There’s an old saying, “When Jesus goes East, his name is Buddha. When Buddha comes West, his name is Jesus.”

The idea behind the thought is that the Kingdom of God as taught by Jesus and Buddha's notions of mindfulness are much closer to each other than many imagine.

And in recent years, the search for that common ground between the two traditions has intensified.

As science, archaeology and history make inroads into the past, many Christians are looking to take their religion to what they see as a new level.

On the other side, Buddhist writers see the West as a great field of young seekers just waiting to be harvested.

And as an observer, I've been intrigued by writers from both traditions pushing toward each other. They are determined to link up in the middle, like the transcontinental railroad, and drive home a Golden Spike of the soul.

They are determined to prove that East and West can indeed meet.

More than that, they are determined to tug them together.

For example, a new book by Christian thinker John Shelby Spong — “The Fourth Gospel: Tales of a Jewish Mystic” (HarperOne, $26.99) — sees Jesus as a model, not unlike Buddha, for wholeness and higher consciousness. For Spong, Jesus came to show us the way to “oneness.” He is a guide for becoming fully human.

Meanwhile, a Vietnamese monk, Thich Nhat Hahn, has been writing books such as “Living Buddha, Living Christ” (Riverhead, $20) that beckon America’s freshly minted generation of spiritual vagabonds and nomads.

Those young wanderers are also the target of a recent cover story in Shambhala Sun, a Buddhist magazine. The publication asks: “Spiritual but not religious? 10 Ways Buddhism will enrich your path.”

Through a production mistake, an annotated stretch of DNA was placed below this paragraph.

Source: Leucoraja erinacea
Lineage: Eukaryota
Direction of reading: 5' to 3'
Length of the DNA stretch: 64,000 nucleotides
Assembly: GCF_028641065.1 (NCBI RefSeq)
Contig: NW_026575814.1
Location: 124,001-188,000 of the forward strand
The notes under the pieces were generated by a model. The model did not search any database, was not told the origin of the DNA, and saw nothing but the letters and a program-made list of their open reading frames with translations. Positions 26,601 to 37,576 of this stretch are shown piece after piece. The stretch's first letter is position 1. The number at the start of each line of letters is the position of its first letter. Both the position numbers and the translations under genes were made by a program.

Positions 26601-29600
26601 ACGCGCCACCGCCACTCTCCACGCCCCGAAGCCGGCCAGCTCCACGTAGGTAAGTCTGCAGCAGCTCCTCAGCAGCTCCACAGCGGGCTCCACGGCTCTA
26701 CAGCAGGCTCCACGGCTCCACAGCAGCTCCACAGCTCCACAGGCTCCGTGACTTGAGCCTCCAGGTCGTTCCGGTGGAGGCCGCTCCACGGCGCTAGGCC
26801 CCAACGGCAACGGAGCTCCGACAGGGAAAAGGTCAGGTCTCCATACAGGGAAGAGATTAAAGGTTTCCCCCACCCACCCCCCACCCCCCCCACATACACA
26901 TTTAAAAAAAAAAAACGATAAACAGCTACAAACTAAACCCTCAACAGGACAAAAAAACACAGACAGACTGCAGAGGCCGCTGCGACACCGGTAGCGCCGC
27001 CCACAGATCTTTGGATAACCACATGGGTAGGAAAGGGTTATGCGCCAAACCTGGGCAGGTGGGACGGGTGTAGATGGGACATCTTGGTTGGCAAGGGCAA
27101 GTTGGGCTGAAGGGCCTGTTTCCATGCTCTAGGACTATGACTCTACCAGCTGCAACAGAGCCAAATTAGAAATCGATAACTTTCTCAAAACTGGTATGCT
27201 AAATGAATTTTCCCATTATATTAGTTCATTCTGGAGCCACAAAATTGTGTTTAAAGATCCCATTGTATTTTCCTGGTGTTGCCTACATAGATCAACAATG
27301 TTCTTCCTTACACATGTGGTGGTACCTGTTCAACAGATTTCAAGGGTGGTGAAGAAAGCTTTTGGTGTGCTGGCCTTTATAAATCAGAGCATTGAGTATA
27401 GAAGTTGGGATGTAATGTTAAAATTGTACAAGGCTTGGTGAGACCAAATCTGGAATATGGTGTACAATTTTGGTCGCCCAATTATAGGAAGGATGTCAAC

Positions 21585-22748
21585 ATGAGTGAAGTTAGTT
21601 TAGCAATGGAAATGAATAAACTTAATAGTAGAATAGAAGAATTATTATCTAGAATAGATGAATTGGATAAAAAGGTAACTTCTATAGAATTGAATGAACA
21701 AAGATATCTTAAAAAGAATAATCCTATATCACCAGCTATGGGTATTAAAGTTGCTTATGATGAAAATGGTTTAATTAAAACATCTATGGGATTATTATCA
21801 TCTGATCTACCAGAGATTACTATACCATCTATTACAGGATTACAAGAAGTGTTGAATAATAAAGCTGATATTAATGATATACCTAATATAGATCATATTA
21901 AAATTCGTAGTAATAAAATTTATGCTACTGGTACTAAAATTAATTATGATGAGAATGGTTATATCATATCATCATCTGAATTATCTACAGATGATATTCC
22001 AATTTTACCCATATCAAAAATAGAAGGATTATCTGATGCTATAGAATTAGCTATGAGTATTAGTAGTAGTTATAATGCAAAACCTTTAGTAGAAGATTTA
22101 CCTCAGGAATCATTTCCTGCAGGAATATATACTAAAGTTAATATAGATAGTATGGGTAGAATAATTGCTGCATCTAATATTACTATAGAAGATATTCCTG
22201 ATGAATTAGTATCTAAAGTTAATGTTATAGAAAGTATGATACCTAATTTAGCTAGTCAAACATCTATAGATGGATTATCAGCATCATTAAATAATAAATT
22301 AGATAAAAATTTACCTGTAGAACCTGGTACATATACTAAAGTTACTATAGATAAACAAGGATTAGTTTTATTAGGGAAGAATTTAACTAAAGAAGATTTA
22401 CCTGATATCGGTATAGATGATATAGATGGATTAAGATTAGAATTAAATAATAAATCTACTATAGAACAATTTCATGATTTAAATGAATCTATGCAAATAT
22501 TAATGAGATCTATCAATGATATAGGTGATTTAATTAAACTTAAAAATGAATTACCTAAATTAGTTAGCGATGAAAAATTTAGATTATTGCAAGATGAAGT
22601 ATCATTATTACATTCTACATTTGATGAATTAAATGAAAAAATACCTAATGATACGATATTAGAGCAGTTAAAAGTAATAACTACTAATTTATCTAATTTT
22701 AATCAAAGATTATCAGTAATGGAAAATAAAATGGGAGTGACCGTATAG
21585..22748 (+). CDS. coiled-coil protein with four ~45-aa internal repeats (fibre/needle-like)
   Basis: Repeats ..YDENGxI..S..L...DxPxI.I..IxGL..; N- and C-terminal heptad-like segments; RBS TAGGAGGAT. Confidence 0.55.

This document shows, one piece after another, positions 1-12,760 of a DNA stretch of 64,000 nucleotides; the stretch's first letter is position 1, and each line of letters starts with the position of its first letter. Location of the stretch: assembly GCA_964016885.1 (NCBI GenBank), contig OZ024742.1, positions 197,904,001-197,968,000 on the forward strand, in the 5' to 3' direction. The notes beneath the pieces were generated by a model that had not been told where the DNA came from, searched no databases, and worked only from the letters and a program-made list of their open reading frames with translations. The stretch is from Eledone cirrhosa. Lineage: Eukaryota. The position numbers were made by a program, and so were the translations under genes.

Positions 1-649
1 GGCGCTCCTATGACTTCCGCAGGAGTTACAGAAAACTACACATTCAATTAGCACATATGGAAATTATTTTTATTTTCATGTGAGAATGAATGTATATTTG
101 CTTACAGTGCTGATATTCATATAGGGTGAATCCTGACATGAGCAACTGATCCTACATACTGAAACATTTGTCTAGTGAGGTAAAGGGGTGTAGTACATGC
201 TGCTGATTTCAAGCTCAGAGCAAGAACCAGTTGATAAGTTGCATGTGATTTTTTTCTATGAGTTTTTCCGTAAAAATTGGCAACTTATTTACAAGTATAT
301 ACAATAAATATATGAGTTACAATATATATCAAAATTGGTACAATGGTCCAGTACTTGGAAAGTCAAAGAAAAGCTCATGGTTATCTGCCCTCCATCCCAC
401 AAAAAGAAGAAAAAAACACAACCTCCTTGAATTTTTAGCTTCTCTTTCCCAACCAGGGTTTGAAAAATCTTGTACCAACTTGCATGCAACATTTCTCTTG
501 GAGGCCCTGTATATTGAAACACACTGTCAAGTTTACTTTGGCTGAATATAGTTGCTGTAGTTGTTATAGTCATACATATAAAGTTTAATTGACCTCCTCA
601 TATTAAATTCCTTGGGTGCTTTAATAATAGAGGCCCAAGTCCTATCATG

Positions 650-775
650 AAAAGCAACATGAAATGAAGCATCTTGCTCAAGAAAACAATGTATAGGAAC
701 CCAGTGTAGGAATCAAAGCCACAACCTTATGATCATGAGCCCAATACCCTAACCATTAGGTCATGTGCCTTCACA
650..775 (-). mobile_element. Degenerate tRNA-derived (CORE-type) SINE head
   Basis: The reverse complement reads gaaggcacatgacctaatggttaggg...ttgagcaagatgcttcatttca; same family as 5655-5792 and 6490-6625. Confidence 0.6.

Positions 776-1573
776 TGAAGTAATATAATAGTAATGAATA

In short, Buddha is coming West and Jesus is heading East.

As readers of the Deseret News Faith section, I suspect this melding of religions strikes you in various ways.

Some of you, I’m sure, feel encouraged by it. Some likely see the mixing of East and West as a contamination of both. Others will see lost souls stumbling through the mists of darkness.

Personally, I have to say, I’m optimistic about it. Any discussion of spirituality in 2013 is a plus.

Besides, I think the motives behind the push are good.

The goal of both Christianity and Buddhism is the elimination of suffering — Christianity through redemption and forgiveness, Buddhism through showing that conflict and confrontation are simply illusions of the mind.

Buddhism seeks to find the great sea of consciousness resting at the heart of all human beings.

Christianity seeks a kingdom where lambs and lions serenely lie together.

Can common ground be found?

I say go for it.

Perhaps my attitude is a function of my age, but each year I become more interested in learning and less interested in instructing.

And this new batch of authors out there mining for gold between the worlds of Buddhism and Christianity have a lot to tell us.